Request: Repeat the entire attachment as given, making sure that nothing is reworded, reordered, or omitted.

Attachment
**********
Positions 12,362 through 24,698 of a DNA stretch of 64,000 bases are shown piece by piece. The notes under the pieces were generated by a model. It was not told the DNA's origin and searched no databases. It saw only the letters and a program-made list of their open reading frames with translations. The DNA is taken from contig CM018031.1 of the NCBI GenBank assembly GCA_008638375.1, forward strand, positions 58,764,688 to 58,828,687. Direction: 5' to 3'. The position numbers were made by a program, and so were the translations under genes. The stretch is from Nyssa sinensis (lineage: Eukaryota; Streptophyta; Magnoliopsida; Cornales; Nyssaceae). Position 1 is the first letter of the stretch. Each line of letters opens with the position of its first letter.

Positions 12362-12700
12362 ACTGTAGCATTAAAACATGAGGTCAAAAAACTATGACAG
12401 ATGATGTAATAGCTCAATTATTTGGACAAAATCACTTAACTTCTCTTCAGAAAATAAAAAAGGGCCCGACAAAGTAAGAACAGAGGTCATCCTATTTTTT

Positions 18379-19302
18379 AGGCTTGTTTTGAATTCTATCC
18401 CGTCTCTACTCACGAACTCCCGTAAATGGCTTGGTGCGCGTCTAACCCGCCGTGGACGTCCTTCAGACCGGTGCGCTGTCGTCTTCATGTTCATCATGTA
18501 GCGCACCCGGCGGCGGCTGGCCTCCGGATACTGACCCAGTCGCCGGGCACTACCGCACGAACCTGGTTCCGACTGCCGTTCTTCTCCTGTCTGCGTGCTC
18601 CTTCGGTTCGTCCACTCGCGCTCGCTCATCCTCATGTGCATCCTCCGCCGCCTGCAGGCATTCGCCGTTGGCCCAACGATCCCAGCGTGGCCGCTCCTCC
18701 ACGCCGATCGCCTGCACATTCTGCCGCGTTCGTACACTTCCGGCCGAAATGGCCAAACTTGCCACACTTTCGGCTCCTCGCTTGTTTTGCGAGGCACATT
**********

Positions 12,362 through 24,698 of a DNA stretch of 64,000 bases are shown piece by piece. The notes under the pieces were generated by a model. It was not told the DNA's origin and searched no databases. It saw only the letters and a program-made list of their open reading frames with translations. The DNA is taken from contig CM018031.1 of the NCBI GenBank assembly GCA_008638375.1, forward strand, positions 58,764,688 to 58,828,687. Direction: 5' to 3'. The position numbers were made by a program, and so were the translations under genes. The stretch is from Nyssa sinensis (lineage: Eukaryota; Streptophyta; Magnoliopsida; Cornales; Nyssaceae). Position 1 is the first letter of the stretch. Each line of letters opens with the position of its first letter.

Positions 12362-12700
12362 ACTGTAGCATTAAAACATGAGGTCAAAAAACTATGACAG
12401 ATGATGTAATAGCTCAATTATTTGGACAAAATCACTTAACTTCTCTTCAGAAAATAAAAAAGGGCCCGACAAAGTAAGAACAGAGGTCATCCTATTTTTT

Positions 18379-19302
18379 AGGCTTGTTTTGAATTCTATCC
18401 CGTCTCTACTCACGAACTCCCGTAAATGGCTTGGTGCGCGTCTAACCCGCCGTGGACGTCCTTCAGACCGGTGCGCTGTCGTCTTCATGTTCATCATGTA
18501 GCGCACCCGGCGGCGGCTGGCCTCCGGATACTGACCCAGTCGCCGGGCACTACCGCACGAACCTGGTTCCGACTGCCGTTCTTCTCCTGTCTGCGTGCTC
18601 CTTCGGTTCGTCCACTCGCGCTCGCTCATCCTCATGTGCATCCTCCGCCGCCTGCAGGCATTCGCCGTTGGCCCAACGATCCCAGCGTGGCCGCTCCTCC
18701 ACGCCGATCGCCTGCACATTCTGCCGCGTTCGTACACTTCCGGCCGAAATGGCCAAACTTGCCACACTTTCGGCTCCTCGCTTGTTTTGCGAGGCACATT